Sensitive information about nuclear power plants has been leaked over the internet from a virus-infected compu...
According to the Japanese press, approximately 40Mbytes' worth of confidential reports related to nuclear power plant inspections over several years was leaked from a virus-infected computer belonging to an employee of Mitsubishi Electric Plant Engineering.
The data is said to have been distributed to users of the Winny peer-to-peer file-sharing system. Winny is one of the most popular file-sharing networks in Japan, with over 250,000 users.
According to officials, the leak occurred when a 30-year-old engineer used his home PC for company business. The PC was infected with an unnamed computer virus which is said to have enabled Winny users across Japan to access the sensitive information.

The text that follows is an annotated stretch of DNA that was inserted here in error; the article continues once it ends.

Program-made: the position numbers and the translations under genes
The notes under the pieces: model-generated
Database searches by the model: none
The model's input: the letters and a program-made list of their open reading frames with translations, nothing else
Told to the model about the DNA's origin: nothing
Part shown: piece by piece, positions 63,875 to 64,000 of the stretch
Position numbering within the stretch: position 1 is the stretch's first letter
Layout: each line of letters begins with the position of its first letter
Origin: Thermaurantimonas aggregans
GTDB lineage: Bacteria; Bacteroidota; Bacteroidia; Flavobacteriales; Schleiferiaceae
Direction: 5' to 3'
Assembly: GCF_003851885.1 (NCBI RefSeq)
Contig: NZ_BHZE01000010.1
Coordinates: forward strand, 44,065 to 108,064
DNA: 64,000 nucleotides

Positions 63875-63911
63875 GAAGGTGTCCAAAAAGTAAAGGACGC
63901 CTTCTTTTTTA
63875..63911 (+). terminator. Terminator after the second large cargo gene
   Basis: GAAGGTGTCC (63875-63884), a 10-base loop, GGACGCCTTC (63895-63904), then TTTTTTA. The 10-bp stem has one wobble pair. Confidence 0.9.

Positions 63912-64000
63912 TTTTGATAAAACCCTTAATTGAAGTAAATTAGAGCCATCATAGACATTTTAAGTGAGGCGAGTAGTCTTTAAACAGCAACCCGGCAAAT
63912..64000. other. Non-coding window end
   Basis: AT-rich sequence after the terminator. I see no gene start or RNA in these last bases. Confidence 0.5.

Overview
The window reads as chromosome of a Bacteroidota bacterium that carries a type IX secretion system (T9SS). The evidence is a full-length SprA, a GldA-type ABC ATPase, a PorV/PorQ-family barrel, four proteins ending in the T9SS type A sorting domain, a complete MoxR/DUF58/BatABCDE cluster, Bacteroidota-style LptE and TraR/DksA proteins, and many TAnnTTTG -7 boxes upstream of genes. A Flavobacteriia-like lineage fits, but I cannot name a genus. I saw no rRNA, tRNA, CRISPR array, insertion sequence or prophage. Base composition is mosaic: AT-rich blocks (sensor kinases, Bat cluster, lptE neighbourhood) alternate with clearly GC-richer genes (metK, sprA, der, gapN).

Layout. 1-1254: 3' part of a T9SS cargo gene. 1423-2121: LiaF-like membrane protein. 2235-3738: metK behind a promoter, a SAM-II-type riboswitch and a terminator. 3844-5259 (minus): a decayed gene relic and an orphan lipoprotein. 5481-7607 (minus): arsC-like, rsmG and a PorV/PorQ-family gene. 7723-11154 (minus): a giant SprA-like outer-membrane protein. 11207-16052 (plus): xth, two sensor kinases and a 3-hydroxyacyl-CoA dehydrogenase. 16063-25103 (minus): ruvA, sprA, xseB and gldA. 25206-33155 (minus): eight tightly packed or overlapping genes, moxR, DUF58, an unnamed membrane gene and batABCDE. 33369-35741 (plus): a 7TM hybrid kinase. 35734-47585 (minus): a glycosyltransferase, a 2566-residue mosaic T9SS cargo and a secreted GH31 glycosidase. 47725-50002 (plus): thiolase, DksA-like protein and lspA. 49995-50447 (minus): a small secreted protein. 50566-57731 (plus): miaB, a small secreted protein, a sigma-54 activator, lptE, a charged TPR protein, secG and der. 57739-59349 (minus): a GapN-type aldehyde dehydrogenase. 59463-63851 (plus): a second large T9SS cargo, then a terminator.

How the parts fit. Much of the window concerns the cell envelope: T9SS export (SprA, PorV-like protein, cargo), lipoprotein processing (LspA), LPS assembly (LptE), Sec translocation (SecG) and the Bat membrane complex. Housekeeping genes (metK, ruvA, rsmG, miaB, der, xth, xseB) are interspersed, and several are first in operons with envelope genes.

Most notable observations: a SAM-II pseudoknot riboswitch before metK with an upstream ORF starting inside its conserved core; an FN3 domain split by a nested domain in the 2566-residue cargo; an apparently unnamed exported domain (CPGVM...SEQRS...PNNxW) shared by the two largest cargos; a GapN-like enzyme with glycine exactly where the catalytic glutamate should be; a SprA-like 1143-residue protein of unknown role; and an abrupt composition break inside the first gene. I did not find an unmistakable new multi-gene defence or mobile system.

The leaked data included photographs of the insides of nuclear power plants and the names and addresses of inspecting engineers.
“The fall-out from this breach acts as an unpleasant reminder that all businesses need to take computer security seriously. If you allow your employees to put sensitive company data onto their own home computers, you are running the risk that they will not be as well defended as the PCs within your organisation,” said Graham Cluley, senior technology consultant at security software company Sophos.
“Security at power plants should be at an all-time high, but it needs to extend beyond the physicality of barbed wire and high walls and encompass information security too,” he added.
Sites referred to in the leaked data include Kansai’s Mihama nuclear plant and a power station in Tsuruga, as well as pressurised water reactors in Tomari and Sendai.